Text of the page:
They are still provided virtually, Bancroft said.
Services continued with cooperation of staff, including nurse practitioner Joan K. Mullaney, who began work in 1979 at a center that would become WellOne. During a recent interview in the wing where she provides primary care, she recalled a location that today is the myriad of medical, dental and administrative offices along Bridge Way and Sayles Avenue.
“This building was literally a little brick building with, like, three little exam rooms,” she said. “It was just this tiny building. It’s expanded so much.”
A resident of Glocester, Mullaney said she was drawn to the center — and has stayed more than four decades — by her love of rural communities and her ability to meet the health needs of residents who cannot or choose not to travel to the cities. Particularly satisfying, she said, is becoming familiar with generations of families.
“I get to know my patients,” she said, and because she doesn’t keep her eye on the clock, “I run late all the time.”
Nearly 9 in 10 rural Vermonters:New funding supports 11 community health centers
Some visits lengthen because of “chit-chat,” she said, but others for reasons beyond friendship. “It might be a patient needs extra time during a crisis — somebody died in the family or they lost a pet. One of my patients lost her horse and she just sobbed away and I was practically crying with her.”
Mullaney added: “I’m helping people. I was meant to be a caregiver.”
‘Serving a community’
WellOne dental assistant Brooke Casey grew up in Foster, graduated in 2014 from Ponaganset High School, and after completing dental assisting study and training, took a job in Providence. But then she had a baby and wanted employment that was “more fit for being a mom” — a job with flexibility, good benefits and a short commute.
A patient of WellOne while she was growing up, Casey decided to apply there, and in June 2020 she was hired. She has two young children now and lives in Chepachet.
“I like serving a community,” she told The Journal. “We’re able to help people, and that’s a huge thing. So is being able to put my foot forward and help people where they need it.”
Casey traces her commitment to her childhood.
“I was adopted as a very, very young child, so it kind of starts there,” she said. “My adoptive parents took a jump in their lifestyle to help kids in need. My mom was always a stay-at-home mom, but she was a foster parent for many, many years. My dad was a full-time electrician until he retired. Now, they’re at home. Growing up with them made me a passionate, caring person looking to help others.”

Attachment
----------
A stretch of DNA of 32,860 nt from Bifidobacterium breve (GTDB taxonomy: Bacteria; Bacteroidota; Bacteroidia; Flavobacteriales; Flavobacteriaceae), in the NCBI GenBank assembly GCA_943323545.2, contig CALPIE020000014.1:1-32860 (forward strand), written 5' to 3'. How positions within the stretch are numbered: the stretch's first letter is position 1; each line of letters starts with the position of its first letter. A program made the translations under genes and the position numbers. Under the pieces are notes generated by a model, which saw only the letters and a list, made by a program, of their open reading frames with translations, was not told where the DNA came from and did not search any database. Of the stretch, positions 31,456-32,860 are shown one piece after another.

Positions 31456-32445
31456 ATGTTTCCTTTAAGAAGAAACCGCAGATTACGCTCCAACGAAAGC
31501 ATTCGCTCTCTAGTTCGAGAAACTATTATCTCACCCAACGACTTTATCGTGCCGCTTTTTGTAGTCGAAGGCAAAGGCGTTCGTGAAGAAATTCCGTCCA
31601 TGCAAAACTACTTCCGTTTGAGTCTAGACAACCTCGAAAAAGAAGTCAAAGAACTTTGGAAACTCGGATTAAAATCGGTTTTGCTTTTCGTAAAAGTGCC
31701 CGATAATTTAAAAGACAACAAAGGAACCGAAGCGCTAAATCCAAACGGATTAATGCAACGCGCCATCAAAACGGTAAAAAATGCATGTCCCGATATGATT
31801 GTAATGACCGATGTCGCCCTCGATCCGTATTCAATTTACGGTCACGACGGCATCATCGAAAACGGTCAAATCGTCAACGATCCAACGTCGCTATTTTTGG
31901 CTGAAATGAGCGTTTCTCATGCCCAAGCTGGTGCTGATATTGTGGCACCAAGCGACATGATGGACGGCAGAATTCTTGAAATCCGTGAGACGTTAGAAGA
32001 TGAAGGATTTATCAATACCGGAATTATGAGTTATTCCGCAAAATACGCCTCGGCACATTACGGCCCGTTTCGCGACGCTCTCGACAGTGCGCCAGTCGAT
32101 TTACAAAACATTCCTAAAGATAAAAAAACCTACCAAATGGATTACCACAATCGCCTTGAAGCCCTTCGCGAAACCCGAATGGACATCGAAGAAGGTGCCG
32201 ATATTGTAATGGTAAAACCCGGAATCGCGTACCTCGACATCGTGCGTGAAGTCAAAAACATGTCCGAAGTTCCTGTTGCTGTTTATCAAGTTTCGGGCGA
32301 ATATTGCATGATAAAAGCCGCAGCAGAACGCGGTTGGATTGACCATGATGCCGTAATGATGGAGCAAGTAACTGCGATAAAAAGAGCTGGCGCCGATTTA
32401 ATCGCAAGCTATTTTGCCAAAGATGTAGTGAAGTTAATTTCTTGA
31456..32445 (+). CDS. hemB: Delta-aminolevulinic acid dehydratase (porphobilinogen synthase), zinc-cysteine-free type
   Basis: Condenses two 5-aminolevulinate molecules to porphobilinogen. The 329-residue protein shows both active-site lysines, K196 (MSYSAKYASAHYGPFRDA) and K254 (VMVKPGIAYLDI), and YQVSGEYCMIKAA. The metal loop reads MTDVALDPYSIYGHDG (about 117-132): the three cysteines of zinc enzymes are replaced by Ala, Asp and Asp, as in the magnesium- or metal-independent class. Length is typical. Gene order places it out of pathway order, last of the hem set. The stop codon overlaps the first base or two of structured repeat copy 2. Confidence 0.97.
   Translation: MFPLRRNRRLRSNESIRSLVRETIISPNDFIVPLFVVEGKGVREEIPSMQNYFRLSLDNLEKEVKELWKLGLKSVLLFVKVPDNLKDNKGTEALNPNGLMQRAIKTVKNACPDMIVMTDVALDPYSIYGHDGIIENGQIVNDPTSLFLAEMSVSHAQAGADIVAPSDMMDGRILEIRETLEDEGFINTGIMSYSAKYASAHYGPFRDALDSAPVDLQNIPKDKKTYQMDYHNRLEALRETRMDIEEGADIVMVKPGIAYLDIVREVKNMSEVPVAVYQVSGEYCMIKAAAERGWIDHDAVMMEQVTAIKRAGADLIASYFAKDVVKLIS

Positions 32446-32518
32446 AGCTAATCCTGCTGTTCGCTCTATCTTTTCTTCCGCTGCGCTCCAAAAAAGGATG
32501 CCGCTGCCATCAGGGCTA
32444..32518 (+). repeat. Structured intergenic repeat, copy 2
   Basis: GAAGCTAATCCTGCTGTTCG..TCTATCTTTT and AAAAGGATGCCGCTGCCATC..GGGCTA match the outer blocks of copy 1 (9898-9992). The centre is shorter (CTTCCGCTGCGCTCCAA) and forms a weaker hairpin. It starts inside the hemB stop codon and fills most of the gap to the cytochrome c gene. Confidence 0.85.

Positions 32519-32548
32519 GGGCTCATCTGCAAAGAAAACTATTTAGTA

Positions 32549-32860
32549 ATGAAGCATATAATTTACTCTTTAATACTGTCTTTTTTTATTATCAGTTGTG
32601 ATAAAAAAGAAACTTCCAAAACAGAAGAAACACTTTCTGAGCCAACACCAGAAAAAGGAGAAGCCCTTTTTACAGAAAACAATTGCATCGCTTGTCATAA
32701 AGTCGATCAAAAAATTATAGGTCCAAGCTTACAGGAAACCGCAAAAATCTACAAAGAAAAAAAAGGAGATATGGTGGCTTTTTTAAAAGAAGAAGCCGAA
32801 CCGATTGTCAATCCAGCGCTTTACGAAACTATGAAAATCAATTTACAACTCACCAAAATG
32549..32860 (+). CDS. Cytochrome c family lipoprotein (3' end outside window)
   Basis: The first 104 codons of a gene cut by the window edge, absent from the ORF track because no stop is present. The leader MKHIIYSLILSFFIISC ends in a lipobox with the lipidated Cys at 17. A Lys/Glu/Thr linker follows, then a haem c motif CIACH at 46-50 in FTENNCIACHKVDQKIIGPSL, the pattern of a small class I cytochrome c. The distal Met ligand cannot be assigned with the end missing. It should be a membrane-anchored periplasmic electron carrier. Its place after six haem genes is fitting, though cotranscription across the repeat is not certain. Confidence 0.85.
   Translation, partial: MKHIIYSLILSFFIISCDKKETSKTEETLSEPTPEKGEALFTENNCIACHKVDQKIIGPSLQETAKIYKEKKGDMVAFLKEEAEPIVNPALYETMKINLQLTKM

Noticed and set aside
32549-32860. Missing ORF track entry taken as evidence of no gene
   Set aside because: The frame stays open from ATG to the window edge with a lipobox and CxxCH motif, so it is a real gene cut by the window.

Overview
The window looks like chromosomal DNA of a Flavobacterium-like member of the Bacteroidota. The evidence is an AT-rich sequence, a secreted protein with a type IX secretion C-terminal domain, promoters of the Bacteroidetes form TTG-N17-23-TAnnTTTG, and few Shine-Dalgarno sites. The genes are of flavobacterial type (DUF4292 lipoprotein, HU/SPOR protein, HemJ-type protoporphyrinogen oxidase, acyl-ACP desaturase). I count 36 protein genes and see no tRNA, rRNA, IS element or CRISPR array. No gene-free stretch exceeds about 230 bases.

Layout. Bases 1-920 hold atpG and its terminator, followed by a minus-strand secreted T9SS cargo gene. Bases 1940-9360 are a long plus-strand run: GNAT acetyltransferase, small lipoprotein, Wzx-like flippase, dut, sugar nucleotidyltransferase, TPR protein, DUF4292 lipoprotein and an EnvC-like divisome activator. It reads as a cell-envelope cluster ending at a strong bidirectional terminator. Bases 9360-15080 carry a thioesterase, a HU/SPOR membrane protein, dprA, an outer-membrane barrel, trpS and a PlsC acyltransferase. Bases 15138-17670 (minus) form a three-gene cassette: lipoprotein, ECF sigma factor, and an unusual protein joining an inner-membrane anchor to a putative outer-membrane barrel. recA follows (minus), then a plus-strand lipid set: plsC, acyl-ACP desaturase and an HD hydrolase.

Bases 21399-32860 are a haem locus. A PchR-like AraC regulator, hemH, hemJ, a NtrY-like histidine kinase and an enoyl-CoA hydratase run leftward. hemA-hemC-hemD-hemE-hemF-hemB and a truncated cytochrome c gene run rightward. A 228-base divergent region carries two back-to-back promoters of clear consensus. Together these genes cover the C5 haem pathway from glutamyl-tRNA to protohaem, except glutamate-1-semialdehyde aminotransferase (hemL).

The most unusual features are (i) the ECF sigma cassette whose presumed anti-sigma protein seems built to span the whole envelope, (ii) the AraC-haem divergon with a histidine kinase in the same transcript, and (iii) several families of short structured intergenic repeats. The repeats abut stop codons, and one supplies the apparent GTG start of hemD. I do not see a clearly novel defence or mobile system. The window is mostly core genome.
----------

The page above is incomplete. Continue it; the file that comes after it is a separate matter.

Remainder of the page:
Hoping to swim and kayak again
The sun sparkled across Wakefield Pond as Jim Whiteside discussed the hard decision he made recently to sell his truck, now that he can no longer drive — and his transportation these days, a WellOne wheelchair van, “which is great for people like me. They will even take you to places other than even WellOne.”
“I’m at least an hour and 10 minutes from Providence. You really can’t go any much further north and west in the state. From what I hear from the nurses [who] come up to visit me, there are quite a few other patients they have up here. If it wasn’t for WellOne and a couple of other services, I wouldn’t be able to remain in my home. I’d have to live someplace else and I don’t want to do that. This is where I want to be.”
As the interview wound down, Whiteside outlined his ambitions for this summer.
“I’m dying to go in the water,” he said. “After I had my leg taken off, I went in twice, but it wasn’t a good thing because I didn’t know how to swim anymore. I grew up swimming. But how do you swim with one leg? I really want to learn. I’ll get the life preserver and I’ll put that on and learn.”
And once he does, he aims to go boating in his new kayak.
Last year, he said, “I tried a couple of times. I was going around the shore but I kept tipping over because I didn’t have the leg on and there was more weight on one side. I said ‘if I tip over out in the middle of the lake, I’m going to the bottom. So I’ve got to figure out how to do it. And I will.”